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Multidisciplinary approach to the diagnosis of Contracaecum magnipapillatum infections in Australian black noddies, Anous minutus (Charadriiformes: Laridae)

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Shamsi, S., Nelson, L. J., Gordon, A. N., Markham, K., Francis, N., Suthar, J. and Zhu, X. (2024) Multidisciplinary approach to the diagnosis of Contracaecum magnipapillatum infections in Australian black noddies, Anous minutus (Charadriiformes: Laridae). Parasitology Research, 123 (1). p. 90. ISSN 1432-1955


Article Link: https://doi.org/10.1007/s00436-023-08050-8


We provide the incidental necropsy findings associated with anisakid nematode infections of black noddy terns, Anous minutus Boie, 1844 (Charadriiformes: Laridae), from offshore islands in the southern Great Barrier Reef, Queensland, Australia. Specimens collected from the proventriculi were identified morphologically as Contracaecum magnipapillatum Chapin, 1925 (Rhabditida: Anisakidae), using light and scanning electron microscopy (SEM). The entire nuclear ribosomal DNA internal transcribed spacer (ITS) region (ITS1-5.8S-ITS2) was amplified by polymerase chain reaction (PCR) and sequenced to provide reference sequences for morphologically well-identified voucher specimens. Interestingly, after an alignment with closely related taxa using BLAST, sequences of the ITS1 and ITS2 were 100% identical to the sequences assigned to Contracaecum septentrionale Kreis, 1955, from a razorbill, Alca torda Linnaeus, 1758 (Charadriiformes: Alcidae), from Spain. These results either raise questions about the ITS as a genetic marker for some members of Contracaecum, or the identity of the specimens assigned to C. septentrionale, given that no supporting morphological data was associated with them. We highlight the need for a combined morphological and molecular approach to parasite diagnostics and the use of multiple genetic loci to resolve the molecular taxonomy of cryptic species. Morphological identifications should be taxonomically robust, transparent and precede the deposition of molecular barcodes in public repositories. The gross and histopathological findings of our investigation concur with previous reports of widespread Contracaecum infections in black noddies and support the contention that Contracaecum spp. are an unlikely primary cause of mortality.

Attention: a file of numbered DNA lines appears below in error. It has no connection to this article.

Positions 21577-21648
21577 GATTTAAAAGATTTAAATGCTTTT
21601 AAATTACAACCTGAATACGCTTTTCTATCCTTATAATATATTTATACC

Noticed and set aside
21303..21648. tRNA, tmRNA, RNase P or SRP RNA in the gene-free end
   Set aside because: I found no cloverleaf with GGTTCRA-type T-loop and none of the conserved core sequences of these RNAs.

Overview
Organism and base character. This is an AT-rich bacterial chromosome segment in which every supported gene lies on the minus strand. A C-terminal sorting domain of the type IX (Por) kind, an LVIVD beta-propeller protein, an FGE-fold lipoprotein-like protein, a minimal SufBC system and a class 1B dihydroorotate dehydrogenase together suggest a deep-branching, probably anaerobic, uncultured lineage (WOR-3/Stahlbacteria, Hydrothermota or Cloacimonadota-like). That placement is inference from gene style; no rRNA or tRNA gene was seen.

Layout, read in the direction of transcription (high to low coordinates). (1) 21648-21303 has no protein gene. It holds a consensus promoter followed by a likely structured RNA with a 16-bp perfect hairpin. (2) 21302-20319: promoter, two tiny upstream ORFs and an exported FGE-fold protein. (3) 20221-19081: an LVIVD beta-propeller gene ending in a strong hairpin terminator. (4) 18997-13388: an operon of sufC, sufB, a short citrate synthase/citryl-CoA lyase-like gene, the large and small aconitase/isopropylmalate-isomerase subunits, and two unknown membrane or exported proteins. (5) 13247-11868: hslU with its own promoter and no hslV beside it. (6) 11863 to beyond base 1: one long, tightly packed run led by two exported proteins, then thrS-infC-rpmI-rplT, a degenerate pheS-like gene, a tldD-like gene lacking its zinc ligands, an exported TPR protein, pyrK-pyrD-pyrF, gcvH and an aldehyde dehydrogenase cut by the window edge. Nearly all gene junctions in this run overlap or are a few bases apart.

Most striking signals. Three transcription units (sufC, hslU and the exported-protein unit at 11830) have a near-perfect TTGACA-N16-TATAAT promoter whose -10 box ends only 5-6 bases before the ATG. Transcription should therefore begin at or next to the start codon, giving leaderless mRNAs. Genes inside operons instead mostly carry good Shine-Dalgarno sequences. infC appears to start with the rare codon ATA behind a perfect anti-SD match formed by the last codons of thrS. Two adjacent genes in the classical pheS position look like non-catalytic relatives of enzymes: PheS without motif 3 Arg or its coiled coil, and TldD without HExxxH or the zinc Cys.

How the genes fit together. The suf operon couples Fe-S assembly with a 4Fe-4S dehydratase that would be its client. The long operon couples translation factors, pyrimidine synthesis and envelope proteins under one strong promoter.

Item Type:Article
Corporate Creators:Department of Agriculture and Fisheries, Queensland
Business groups:Biosecurity Queensland
Subjects:Veterinary medicine > Veterinary parasitology
Veterinary medicine > Diseases of special classes of animals
Agriculture > By region or country > Australia
Live Archive:06 Mar 2024 22:39
Last Modified:06 Mar 2024 22:39

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